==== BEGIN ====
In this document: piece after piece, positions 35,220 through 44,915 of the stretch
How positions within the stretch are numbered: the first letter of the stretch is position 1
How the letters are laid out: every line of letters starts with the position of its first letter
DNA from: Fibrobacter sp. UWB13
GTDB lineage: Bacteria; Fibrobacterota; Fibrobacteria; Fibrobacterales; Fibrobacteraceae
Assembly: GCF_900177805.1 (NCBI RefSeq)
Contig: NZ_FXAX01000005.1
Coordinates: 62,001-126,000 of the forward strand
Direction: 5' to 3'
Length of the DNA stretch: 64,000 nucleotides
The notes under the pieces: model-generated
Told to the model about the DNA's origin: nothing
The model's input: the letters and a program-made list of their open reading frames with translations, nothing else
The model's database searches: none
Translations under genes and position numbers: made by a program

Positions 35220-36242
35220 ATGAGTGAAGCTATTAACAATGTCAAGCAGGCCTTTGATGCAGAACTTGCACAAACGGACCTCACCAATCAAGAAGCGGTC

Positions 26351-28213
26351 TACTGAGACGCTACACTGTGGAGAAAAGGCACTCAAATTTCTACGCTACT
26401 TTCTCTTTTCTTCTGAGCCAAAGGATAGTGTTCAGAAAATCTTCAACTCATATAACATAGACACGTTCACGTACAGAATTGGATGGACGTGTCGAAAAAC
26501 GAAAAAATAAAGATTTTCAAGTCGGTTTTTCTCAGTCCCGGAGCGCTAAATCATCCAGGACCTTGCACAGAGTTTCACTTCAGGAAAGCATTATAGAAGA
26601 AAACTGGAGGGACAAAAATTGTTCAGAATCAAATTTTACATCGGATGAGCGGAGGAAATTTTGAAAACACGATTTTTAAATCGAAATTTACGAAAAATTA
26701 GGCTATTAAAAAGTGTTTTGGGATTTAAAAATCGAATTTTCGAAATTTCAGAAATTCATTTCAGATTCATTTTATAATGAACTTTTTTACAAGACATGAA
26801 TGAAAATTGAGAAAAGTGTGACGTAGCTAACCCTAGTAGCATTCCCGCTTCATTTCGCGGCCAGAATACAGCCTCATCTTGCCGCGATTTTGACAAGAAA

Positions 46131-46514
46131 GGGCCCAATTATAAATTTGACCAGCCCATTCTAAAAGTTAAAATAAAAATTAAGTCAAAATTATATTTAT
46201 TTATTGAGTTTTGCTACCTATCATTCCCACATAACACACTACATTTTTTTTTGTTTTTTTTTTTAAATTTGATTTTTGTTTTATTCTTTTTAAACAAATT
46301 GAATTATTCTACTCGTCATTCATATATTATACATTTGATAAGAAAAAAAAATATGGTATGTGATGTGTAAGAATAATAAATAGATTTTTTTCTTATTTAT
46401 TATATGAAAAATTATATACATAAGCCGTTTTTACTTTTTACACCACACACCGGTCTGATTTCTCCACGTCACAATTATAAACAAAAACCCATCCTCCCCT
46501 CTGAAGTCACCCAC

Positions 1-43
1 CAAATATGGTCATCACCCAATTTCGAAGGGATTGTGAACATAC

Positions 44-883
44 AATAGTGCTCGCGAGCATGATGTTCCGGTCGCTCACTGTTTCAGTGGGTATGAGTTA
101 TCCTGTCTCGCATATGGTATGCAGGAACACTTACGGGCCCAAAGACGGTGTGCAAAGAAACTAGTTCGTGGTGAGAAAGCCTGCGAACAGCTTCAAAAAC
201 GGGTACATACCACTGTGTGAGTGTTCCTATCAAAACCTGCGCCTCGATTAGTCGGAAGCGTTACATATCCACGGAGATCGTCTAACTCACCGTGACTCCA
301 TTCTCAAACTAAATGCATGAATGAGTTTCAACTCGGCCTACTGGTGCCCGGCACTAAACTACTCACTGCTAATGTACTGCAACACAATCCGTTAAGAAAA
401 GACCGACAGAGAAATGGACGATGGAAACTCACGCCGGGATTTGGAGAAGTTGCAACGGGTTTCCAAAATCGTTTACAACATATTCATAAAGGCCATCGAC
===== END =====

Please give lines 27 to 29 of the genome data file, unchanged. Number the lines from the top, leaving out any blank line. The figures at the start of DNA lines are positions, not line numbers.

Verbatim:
46201 TTATTGAGTTTTGCTACCTATCATTCCCACATAACACACTACATTTTTTTTTGTTTTTTTTTTTAAATTTGATTTTTGTTTTATTCTTTTTAAACAAATT
46301 GAATTATTCTACTCGTCATTCATATATTATACATTTGATAAGAAAAAAAAATATGGTATGTGATGTGTAAGAATAATAAATAGATTTTTTTCTTATTTAT
46401 TATATGAAAAATTATATACATAAGCCGTTTTTACTTTTTACACCACACACCGGTCTGATTTCTCCACGTCACAATTATAAACAAAAACCCATCCTCCCCT